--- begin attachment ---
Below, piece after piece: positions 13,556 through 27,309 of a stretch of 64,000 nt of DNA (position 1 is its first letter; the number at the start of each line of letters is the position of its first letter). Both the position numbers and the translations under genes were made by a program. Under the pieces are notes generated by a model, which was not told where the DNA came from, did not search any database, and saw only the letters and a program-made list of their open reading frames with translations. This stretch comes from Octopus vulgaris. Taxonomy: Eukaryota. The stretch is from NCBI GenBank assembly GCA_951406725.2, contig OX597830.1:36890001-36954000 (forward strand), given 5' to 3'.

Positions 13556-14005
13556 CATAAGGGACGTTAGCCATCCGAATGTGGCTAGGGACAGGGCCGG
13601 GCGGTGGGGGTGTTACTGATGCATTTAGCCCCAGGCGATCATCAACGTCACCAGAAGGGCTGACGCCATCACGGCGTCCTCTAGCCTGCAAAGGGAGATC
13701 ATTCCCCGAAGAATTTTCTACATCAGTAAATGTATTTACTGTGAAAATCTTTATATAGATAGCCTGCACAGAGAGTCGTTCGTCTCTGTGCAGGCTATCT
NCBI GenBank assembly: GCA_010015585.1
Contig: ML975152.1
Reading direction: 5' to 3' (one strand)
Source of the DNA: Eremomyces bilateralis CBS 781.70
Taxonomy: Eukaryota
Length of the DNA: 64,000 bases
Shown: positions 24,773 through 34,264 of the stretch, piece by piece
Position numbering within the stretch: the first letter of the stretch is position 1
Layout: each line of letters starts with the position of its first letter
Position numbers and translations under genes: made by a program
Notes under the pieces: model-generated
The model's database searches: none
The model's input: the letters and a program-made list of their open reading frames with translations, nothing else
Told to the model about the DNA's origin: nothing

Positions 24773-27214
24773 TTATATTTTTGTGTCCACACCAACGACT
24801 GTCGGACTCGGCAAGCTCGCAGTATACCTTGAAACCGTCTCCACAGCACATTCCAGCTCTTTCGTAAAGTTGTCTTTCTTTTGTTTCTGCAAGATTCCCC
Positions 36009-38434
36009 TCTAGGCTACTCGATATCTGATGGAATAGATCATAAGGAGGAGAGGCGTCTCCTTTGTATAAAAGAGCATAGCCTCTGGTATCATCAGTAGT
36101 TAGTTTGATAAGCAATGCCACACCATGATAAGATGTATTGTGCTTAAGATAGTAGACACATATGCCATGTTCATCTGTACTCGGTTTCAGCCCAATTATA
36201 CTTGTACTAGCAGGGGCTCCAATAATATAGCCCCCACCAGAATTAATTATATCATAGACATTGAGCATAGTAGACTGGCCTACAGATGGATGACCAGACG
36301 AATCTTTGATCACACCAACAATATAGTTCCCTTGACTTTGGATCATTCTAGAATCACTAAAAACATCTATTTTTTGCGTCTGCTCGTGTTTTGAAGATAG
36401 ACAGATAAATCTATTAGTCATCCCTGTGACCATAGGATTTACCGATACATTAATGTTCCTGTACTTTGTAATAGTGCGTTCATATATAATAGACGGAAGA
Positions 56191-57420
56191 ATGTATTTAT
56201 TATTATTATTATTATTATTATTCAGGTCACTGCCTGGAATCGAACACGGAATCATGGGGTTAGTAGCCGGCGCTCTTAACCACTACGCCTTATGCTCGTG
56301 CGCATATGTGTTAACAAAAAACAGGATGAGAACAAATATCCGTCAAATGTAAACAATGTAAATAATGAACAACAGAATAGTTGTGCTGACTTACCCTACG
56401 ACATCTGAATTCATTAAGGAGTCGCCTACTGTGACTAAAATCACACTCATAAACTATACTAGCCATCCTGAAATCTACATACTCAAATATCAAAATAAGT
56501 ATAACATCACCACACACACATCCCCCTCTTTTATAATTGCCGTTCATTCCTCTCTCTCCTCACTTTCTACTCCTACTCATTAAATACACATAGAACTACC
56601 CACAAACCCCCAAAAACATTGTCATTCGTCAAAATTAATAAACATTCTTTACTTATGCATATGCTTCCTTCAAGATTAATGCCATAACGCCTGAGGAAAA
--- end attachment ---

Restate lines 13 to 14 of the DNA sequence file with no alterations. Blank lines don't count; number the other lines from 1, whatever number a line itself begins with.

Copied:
Position numbering within the stretch: the first letter of the stretch is position 1
Layout: each line of letters starts with the position of its first letter